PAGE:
Q&A with GFL’s Tyler Stefure: Integrating New Fleet Tech & Upholding GFL Values

In this Q&A interview, Tyler Stefure, a Waste360 40 Under 40 award winner, discusses his career path, as well as how he works to meet challenges such as recruiting and training technicians in a tight job market, and keeping up with rapidly evolving fleet technology.

Willona Sloan, Freelance writer

June 26, 2024

6 Min Read

Tyler Stefure, Fleet Director for Western Canada with GFL Environmental, manages a fleet of over 1,000 units, while also helping to grow new business in his territory, which spans from the Manitoba-Ontario border to Vancouver Island.

In this Q&A interview, Stefure, a Waste360 40 Under 40 award winner, discusses his career path, as well as how he works to meet challenges such as recruiting and training technicians in a tight job market, and keeping up with rapidly evolving fleet technology.
This interview has been edited for length.
Waste360: What are some of your major roles and responsibilities?
Tyler Stefure: I cover collections, post-collections, and various other support faculties. Outside of my fleet function, I provide operation supports to our collections operations, as well as capital management and project management.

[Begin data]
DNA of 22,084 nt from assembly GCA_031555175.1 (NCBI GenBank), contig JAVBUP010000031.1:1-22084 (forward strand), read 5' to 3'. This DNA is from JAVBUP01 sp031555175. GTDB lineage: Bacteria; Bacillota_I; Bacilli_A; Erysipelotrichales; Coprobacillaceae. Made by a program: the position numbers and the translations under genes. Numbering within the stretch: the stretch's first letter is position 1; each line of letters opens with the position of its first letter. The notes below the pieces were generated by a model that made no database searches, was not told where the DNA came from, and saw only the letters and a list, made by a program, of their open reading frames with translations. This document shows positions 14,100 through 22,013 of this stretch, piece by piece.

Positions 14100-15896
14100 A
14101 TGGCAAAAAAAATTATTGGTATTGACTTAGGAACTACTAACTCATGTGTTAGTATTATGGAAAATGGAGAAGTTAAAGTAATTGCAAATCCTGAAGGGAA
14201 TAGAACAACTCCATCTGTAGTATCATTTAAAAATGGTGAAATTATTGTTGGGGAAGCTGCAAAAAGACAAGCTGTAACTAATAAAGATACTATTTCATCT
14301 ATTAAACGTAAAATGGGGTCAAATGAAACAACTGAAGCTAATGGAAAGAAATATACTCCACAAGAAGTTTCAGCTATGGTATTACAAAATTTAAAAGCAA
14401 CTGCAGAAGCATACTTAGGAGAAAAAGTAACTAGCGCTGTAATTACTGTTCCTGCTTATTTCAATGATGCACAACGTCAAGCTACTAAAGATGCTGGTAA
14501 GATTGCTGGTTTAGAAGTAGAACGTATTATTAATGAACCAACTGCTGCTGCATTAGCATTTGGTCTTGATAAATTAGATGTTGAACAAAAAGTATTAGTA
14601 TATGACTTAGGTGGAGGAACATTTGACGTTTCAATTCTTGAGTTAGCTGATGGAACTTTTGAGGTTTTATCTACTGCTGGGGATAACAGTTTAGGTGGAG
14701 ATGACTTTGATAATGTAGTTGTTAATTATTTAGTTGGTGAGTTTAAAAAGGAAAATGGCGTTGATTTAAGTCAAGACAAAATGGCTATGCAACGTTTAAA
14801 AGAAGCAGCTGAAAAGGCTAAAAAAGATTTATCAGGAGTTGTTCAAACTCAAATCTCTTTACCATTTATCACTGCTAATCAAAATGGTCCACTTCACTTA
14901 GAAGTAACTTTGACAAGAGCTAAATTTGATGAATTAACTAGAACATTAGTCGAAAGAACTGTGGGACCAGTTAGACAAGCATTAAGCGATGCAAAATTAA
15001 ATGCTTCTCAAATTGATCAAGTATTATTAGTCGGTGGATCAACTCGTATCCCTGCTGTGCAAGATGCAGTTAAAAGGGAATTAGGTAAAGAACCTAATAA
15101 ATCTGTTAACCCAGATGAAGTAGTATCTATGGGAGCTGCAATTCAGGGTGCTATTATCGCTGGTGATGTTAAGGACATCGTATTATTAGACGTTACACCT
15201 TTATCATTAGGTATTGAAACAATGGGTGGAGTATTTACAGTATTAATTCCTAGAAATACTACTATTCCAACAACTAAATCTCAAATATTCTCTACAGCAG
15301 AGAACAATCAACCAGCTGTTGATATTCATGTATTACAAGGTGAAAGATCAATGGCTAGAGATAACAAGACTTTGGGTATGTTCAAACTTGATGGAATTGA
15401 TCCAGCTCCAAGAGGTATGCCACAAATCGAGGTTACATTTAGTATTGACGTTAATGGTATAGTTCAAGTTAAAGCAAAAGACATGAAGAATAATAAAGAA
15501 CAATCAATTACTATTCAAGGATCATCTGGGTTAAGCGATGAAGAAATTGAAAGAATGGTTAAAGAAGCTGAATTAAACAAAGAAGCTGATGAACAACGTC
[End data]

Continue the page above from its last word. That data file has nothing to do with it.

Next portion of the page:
Waste360: What are some of the common challenges you tackle in your role?
Tyler Stefure: I guess a common challenge, right now, is fleet technology. Emerging fleet technology continues to change and it’s continuing to become more complex, and more expensive to replace.

Technician training and technician availability are both becoming a challenge. It’s hard to find certified, trained technicians. The marketplace demand for skill and labor in Canada is quite high, much like it probably is in the U.S.; so, it’s often hard to find people who are able to work on new emerging technology. We compete with a lot of other people for the same folks. We take a lot of pride in growing our own homegrown solutions, supporting in Canada, tradespeople throughout their apprenticeship to receive their journeyman. We’ve partnered with high schools and community colleges and technical colleges to try to attract and retain people into this career path. People may not have thought of this as a viable career option.

But I don’t want to necessarily say the only challenge is staffing. Obviously, challenges are also limited equipment availability, supply chain delays, and everything else we’ve lived through since early 2020. It’s been tougher, and we continue to navigate that.

Waste360: What was your professional path to this role as fleet director?

Tyler Stefure: I started originally as a technician. I worked in a truck shop for many years and sort of worked my way up through the ranks in Canada. Started as an apprentice, became a journeyman, took on supervisory accountability. I wanted to continue to grow my career, but I wasn’t exactly sure what my path would bring me.

I took some night classes and courses into basic level business management. More or less, took a leap of faith into a single site fleet manager job that was with a different company. I worked my way up fairly quickly, took on various levels of responsibility, including more territory, to the point where I got noticed by GFL, and they brought me onboard as they expanded into Western Canada.

Waste360: What is something that you enjoy about the work that you do?